Under the Founders’ model of “federalism,” the central government had a few great powers while most areas of society (e.g., public health) were left to the states to regulate and the people to order in free markets. They encouraged America’s citizens to take on the primary responsibility for controlling their lives: government’s mission was limited to setting up legal conditions for men and women to act in freedom in order to achieve their potential. The pursuit of happiness requires the cultivation of good character traits. Free citizens must avoid seeing themselves as passive victims of a government over which they have no control. Persons who assume the burden of responsibility for their actions, successes, and failures develop traits such as courage, fairness, initiative, charity, self-restraint, industriousness, enterprise, and above all prudence, the wisdom which directs each toward the right means needed to flourish as a mature person.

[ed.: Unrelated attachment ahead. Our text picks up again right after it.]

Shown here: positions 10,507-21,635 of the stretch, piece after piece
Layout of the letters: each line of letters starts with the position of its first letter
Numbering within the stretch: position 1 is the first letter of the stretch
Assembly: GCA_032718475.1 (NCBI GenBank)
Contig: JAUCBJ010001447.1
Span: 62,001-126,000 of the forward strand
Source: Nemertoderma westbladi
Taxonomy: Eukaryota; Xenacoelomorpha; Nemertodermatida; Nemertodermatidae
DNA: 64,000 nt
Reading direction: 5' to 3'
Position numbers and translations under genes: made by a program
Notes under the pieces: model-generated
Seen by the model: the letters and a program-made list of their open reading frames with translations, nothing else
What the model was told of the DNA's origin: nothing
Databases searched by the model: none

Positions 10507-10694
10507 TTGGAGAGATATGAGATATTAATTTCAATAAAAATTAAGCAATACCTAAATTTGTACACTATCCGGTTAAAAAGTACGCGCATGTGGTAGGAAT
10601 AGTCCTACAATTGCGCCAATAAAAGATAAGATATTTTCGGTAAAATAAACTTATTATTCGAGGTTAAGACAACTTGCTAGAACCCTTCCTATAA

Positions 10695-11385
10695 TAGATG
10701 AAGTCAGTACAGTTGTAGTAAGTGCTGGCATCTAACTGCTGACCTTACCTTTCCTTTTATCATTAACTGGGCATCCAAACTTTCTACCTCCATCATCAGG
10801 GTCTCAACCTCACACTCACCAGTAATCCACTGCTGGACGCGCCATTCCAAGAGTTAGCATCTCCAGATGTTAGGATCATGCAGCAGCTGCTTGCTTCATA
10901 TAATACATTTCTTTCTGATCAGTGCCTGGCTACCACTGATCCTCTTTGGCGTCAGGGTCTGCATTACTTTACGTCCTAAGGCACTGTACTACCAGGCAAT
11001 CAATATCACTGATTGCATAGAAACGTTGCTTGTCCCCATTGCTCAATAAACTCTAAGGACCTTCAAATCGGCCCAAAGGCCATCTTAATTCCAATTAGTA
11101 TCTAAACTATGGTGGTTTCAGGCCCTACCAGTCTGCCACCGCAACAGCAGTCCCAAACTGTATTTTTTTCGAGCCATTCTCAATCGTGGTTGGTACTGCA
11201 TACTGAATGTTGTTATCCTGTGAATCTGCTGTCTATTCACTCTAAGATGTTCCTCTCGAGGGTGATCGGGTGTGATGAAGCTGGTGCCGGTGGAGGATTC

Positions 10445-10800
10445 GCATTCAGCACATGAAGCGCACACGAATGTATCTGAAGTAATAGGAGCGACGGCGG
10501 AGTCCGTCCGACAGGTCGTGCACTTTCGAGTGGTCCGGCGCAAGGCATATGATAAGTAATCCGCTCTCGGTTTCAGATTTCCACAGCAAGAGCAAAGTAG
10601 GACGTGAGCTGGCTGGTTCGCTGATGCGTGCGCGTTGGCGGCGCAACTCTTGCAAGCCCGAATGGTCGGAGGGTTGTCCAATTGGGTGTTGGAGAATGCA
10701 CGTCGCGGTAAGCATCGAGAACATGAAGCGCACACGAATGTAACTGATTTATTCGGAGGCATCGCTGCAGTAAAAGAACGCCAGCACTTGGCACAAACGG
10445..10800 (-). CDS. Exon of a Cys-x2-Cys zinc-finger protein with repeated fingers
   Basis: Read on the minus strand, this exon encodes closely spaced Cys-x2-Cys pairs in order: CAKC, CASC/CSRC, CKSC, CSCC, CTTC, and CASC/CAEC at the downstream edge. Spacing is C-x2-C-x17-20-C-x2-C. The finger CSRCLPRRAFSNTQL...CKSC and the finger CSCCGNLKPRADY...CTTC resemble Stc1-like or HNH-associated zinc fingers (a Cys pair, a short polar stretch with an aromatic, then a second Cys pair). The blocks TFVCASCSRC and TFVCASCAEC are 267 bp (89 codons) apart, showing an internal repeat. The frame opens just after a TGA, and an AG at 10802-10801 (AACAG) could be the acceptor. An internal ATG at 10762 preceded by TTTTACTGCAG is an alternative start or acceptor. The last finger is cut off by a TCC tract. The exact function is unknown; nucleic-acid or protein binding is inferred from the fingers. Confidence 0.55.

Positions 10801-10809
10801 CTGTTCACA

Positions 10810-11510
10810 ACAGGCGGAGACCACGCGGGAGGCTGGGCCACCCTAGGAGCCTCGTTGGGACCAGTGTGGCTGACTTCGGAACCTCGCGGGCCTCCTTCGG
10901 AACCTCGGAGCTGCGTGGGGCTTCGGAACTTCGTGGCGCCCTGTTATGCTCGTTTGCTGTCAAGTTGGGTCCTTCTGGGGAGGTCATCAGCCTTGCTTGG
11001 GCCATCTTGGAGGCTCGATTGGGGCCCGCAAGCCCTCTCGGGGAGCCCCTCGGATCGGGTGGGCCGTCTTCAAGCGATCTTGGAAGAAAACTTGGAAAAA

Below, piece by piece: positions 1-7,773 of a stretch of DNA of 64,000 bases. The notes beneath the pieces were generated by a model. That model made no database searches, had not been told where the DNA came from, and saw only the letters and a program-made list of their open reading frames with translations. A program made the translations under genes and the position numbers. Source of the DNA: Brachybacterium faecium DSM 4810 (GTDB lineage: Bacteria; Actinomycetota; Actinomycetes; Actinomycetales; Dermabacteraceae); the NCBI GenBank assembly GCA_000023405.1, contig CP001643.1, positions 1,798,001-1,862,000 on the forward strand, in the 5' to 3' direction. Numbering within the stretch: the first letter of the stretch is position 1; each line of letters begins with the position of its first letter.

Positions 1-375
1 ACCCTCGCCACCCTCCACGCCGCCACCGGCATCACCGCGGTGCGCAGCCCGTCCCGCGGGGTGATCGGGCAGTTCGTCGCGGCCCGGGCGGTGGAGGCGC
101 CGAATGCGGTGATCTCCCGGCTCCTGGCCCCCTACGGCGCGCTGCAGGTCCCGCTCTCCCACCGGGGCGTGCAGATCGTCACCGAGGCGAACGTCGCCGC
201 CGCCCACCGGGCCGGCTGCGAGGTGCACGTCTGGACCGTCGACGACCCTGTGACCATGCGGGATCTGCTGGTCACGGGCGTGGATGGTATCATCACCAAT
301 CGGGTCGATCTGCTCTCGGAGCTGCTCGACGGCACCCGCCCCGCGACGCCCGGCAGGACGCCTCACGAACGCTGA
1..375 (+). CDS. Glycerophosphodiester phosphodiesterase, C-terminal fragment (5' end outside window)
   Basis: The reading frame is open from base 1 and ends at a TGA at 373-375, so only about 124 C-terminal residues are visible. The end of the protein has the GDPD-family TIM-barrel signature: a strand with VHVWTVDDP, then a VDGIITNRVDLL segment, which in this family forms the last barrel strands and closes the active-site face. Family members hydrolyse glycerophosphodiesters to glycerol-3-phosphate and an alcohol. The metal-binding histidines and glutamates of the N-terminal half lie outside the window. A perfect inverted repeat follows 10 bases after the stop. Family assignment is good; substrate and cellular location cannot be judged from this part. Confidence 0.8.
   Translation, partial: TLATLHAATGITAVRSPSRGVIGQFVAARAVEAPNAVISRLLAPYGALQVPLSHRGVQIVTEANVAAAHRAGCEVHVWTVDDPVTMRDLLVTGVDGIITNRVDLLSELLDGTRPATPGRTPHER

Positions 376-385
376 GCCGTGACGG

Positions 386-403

A very short description of the American character would be: this ensemble of moral qualities that make it possible for persons to live under self-restraint, without dependency, in personal relationships with others in community under God.